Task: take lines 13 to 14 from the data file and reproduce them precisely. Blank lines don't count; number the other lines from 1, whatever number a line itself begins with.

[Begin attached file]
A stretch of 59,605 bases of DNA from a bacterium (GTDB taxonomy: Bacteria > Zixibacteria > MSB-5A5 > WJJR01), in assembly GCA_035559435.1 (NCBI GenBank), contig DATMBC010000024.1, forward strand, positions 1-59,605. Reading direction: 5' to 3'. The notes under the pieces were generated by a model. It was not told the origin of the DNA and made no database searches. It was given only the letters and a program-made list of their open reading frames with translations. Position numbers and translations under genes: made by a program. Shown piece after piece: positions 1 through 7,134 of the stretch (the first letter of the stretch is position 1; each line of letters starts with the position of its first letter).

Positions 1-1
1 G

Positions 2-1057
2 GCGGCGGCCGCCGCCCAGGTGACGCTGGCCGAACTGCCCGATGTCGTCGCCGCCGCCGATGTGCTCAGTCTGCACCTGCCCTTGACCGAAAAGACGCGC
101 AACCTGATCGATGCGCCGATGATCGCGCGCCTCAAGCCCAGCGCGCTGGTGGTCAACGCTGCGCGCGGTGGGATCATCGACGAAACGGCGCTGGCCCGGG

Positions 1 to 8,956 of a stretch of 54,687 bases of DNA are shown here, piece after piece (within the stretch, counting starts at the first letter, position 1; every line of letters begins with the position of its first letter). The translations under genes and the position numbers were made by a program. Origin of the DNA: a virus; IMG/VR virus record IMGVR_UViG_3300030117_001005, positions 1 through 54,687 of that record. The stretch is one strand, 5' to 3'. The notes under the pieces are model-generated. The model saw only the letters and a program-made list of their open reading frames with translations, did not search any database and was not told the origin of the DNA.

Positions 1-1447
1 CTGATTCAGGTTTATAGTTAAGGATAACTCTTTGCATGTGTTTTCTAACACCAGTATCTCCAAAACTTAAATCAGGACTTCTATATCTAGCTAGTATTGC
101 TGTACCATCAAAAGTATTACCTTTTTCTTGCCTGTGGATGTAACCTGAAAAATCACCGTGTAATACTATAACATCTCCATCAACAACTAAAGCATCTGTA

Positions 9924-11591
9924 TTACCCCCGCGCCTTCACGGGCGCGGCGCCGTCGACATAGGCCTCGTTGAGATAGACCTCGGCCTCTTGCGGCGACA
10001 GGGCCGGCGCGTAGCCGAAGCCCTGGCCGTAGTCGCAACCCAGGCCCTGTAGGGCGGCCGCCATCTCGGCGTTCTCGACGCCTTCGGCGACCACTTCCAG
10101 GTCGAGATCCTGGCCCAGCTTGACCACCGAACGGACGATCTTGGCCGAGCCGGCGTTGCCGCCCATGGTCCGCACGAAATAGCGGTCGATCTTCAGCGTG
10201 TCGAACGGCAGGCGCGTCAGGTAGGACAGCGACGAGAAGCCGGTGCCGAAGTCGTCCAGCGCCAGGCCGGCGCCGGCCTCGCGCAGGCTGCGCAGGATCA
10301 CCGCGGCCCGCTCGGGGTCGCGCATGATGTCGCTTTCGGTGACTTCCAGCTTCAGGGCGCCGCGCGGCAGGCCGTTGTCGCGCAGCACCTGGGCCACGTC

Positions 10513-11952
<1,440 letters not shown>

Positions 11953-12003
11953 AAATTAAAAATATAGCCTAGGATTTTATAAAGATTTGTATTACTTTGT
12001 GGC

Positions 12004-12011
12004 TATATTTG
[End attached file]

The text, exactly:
10001 GGGCCGGCGCGTAGCCGAAGCCCTGGCCGTAGTCGCAACCCAGGCCCTGTAGGGCGGCCGCCATCTCGGCGTTCTCGACGCCTTCGGCGACCACTTCCAG
10101 GTCGAGATCCTGGCCCAGCTTGACCACCGAACGGACGATCTTGGCCGAGCCGGCGTTGCCGCCCATGGTCCGCACGAAATAGCGGTCGATCTTCAGCGTG